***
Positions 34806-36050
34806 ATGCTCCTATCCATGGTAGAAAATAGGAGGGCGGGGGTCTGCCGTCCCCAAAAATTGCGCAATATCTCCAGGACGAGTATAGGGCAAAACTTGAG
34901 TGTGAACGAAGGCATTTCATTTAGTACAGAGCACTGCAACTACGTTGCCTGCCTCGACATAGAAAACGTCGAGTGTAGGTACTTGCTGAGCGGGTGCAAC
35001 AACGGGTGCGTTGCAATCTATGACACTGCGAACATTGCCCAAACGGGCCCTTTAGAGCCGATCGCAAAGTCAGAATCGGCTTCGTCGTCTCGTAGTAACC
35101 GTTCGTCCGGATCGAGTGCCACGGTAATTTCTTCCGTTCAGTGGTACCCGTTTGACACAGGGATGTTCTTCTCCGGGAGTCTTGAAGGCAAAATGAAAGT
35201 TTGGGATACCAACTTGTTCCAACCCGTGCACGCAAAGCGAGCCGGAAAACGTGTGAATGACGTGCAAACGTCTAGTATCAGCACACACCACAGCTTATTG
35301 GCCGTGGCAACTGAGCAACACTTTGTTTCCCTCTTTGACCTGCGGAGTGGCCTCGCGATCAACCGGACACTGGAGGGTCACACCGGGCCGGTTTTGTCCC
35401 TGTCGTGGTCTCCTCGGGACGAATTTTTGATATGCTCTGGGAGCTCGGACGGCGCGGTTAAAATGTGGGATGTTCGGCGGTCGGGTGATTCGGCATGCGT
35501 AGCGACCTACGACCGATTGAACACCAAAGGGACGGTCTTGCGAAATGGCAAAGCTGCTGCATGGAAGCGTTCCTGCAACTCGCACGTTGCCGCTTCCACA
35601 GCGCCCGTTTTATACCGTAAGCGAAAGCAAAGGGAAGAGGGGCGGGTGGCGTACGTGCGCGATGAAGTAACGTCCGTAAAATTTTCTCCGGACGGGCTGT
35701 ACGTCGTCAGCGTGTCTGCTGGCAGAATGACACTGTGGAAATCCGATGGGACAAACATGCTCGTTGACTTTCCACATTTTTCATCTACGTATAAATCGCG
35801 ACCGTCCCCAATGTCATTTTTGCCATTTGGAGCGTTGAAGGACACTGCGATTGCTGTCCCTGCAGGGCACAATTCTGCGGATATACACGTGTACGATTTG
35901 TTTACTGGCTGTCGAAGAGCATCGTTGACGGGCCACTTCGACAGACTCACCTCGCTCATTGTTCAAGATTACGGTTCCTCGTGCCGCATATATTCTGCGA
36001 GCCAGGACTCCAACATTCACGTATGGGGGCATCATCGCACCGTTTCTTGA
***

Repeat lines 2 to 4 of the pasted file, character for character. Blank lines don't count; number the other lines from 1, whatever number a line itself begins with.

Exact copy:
34806 ATGCTCCTATCCATGGTAGAAAATAGGAGGGCGGGGGTCTGCCGTCCCCAAAAATTGCGCAATATCTCCAGGACGAGTATAGGGCAAAACTTGAG
34901 TGTGAACGAAGGCATTTCATTTAGTACAGAGCACTGCAACTACGTTGCCTGCCTCGACATAGAAAACGTCGAGTGTAGGTACTTGCTGAGCGGGTGCAAC
35001 AACGGGTGCGTTGCAATCTATGACACTGCGAACATTGCCCAAACGGGCCCTTTAGAGCCGATCGCAAAGTCAGAATCGGCTTCGTCGTCTCGTAGTAACC